Hyflux's Shocking Fall Adds to the Roster of Singapore Business Stumbles
(Bloomberg) -- Hyflux Ltd. will put its debt restructuring plan to vote this week, leaving its fate in the hands of unsecured creditors. Whatever the outcome, it will mark another entry in the list of fallen Singapore companies.
The Singapore water-treatment and power group is seeking to fix S$2.8 billion ($2.1 billion) of liabilities by asking senior lenders to accept haircuts of some 75 percent and junior retail investors of about 90 percent on their claims. In an April 5 vote on the plan, the creditors will either hand control of Hyflux over to a consortium of Indonesian businessmen, or push the group closer to liquidation.
Elsewhere this week in news on Singapore companies that had previously stumbled, investors were told of the potential for new foreign owners in the city-state’s troubled offshore oilfield services industry. Malaysian group Yinson Holdings Bhd. is planning to take over Ezion Holdings Ltd., while New York-listed Seaspan Corp. is proceeding with a plan to buy Swiber Holdings Ltd.’s core assets.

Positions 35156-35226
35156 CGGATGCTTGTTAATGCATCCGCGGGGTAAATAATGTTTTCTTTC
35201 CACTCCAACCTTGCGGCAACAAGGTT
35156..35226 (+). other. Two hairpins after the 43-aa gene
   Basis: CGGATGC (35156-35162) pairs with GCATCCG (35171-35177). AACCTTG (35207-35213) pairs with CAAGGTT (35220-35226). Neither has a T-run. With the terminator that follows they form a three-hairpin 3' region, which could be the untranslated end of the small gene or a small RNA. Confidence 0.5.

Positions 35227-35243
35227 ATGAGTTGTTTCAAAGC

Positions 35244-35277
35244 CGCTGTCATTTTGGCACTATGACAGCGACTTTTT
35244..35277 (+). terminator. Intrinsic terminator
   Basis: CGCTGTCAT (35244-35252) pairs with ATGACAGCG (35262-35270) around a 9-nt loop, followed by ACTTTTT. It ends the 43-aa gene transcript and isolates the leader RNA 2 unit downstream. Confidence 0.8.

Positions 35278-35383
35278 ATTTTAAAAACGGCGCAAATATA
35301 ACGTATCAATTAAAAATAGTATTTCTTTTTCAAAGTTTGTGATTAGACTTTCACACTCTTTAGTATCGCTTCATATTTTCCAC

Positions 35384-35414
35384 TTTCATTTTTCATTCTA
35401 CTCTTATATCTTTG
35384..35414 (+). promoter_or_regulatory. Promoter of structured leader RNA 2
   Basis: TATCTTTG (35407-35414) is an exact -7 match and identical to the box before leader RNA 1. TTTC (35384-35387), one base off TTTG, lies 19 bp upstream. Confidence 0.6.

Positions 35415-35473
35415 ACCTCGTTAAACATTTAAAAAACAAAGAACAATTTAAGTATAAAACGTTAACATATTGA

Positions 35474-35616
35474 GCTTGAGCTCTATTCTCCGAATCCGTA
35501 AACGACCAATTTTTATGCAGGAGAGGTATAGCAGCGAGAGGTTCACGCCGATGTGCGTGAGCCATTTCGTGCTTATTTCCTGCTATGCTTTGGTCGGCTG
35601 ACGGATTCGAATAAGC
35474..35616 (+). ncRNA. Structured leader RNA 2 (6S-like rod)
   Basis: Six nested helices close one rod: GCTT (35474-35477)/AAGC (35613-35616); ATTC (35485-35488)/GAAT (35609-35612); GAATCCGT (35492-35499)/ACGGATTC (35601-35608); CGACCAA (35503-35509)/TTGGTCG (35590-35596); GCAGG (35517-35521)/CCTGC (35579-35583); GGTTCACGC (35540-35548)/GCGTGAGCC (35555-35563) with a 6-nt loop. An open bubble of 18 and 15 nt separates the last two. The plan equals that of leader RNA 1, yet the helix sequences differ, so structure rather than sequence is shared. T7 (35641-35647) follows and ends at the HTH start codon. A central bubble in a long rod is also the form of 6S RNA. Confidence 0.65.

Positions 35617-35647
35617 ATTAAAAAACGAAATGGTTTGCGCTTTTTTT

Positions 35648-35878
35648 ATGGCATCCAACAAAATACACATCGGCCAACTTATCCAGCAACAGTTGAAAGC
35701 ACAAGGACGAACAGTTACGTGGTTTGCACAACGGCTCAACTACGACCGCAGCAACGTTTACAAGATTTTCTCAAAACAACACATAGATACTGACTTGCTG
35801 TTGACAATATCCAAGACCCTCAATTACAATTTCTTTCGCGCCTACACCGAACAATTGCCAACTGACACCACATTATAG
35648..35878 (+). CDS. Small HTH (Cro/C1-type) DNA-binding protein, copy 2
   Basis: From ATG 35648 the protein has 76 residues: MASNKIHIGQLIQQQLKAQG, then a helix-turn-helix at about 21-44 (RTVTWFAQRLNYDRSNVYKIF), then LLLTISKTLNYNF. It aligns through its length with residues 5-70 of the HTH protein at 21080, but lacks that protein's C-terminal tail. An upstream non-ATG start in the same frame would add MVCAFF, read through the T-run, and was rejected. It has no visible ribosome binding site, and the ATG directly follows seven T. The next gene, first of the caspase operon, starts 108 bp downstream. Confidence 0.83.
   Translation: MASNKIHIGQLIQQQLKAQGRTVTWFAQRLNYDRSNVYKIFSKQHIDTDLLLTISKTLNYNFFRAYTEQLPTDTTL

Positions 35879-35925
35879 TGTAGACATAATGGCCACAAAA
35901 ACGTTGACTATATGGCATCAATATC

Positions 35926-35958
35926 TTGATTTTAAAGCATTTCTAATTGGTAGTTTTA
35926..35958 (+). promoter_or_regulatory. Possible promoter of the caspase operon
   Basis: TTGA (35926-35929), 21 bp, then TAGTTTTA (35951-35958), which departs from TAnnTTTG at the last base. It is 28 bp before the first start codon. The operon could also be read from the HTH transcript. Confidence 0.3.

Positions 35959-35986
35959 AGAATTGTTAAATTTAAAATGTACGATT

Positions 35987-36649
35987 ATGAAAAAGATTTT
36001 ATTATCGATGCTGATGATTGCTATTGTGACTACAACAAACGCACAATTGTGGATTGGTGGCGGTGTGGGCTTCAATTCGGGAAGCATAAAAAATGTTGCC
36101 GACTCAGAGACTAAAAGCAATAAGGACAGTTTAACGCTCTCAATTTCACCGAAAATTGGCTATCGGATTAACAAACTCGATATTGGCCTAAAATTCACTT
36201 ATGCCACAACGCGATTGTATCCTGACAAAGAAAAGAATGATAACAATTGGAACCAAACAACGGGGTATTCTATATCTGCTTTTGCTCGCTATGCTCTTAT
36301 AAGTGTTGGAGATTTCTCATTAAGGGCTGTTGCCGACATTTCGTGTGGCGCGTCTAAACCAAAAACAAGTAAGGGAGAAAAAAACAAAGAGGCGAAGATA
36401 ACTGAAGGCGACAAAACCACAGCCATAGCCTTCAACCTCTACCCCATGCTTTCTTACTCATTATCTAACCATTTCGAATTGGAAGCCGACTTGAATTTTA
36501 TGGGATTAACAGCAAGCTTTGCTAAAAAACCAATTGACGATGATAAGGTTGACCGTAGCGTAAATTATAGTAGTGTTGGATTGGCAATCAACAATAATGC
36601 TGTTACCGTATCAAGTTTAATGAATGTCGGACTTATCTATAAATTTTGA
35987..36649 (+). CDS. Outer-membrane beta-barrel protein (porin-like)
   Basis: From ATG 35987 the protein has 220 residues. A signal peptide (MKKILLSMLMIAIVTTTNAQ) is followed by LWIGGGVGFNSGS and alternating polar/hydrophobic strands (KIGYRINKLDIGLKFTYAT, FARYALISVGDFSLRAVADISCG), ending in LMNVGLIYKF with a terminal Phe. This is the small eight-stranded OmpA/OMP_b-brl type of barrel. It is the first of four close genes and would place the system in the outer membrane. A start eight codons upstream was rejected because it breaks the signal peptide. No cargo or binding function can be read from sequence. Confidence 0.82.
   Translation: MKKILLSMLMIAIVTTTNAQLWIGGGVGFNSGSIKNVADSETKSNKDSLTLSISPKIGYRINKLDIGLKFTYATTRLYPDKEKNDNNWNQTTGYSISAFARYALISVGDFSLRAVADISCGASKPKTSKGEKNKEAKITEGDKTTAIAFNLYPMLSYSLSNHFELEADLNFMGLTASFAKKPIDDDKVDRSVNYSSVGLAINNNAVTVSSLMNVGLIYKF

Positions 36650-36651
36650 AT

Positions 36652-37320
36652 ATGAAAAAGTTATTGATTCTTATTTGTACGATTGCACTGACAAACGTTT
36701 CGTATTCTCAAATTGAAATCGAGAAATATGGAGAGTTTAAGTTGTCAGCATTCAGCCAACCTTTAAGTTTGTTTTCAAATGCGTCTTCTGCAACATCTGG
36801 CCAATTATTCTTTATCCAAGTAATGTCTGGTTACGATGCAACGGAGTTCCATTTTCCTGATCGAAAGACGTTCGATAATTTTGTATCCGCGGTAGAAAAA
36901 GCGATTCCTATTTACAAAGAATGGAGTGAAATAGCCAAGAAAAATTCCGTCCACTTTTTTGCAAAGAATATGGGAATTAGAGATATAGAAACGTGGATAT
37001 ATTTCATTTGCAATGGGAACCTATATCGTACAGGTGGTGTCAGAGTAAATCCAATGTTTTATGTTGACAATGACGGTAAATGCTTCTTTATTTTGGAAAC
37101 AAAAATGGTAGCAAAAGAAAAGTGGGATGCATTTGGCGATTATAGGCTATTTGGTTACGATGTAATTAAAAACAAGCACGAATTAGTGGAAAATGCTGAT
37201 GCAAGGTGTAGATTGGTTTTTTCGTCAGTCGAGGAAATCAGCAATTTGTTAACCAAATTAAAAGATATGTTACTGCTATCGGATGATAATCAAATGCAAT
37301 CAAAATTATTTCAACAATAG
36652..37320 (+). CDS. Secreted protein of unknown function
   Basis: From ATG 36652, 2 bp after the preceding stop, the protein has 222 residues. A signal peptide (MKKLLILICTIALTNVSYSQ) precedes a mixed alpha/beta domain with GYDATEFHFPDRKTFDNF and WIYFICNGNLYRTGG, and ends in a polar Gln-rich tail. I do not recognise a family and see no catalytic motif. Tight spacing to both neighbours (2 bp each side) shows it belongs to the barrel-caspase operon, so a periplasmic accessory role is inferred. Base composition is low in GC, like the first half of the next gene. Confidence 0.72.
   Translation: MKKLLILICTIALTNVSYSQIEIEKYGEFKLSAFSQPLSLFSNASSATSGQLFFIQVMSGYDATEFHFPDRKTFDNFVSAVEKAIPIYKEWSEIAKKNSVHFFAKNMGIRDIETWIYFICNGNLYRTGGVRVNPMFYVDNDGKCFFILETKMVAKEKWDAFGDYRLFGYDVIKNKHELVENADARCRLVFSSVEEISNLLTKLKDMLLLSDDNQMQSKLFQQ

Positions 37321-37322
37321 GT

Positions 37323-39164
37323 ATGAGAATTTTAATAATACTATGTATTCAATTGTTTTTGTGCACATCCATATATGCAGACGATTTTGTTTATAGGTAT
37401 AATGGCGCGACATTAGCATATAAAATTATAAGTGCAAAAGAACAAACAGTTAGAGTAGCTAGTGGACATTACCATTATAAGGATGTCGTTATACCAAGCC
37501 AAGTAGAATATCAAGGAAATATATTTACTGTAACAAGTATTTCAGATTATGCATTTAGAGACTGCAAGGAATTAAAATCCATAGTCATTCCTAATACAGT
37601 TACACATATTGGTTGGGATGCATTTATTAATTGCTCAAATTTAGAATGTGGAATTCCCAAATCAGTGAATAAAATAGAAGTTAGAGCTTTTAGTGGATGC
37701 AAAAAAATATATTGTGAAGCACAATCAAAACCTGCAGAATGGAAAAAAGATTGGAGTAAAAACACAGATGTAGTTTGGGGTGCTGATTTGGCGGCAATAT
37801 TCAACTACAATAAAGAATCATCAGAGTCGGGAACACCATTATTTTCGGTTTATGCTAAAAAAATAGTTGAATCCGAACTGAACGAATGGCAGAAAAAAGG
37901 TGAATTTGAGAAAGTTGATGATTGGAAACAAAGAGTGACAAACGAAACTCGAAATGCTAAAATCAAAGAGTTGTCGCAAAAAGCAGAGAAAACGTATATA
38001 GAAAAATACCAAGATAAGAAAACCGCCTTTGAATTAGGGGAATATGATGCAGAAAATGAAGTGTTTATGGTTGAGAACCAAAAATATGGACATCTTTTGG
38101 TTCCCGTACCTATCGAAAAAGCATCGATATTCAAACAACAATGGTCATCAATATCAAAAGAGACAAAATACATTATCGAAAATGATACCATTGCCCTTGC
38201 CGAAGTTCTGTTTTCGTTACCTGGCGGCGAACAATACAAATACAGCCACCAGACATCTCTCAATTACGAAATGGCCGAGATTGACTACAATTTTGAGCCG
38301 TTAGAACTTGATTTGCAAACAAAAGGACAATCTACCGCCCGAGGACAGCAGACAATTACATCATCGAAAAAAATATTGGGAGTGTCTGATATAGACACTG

In recent history, several home-grown regional champions have also found new owners with financial power amid liquidity challenges.
Chinese corporations have bought over semiconductor assembler STATS ChipPac in 2015, while French group CMA CGM SA acquired container liner Neptune Orient Lines Ltd. in the following year. Like Hyflux, both counted state investment company Temasek Holdings Pte. as a former investor.
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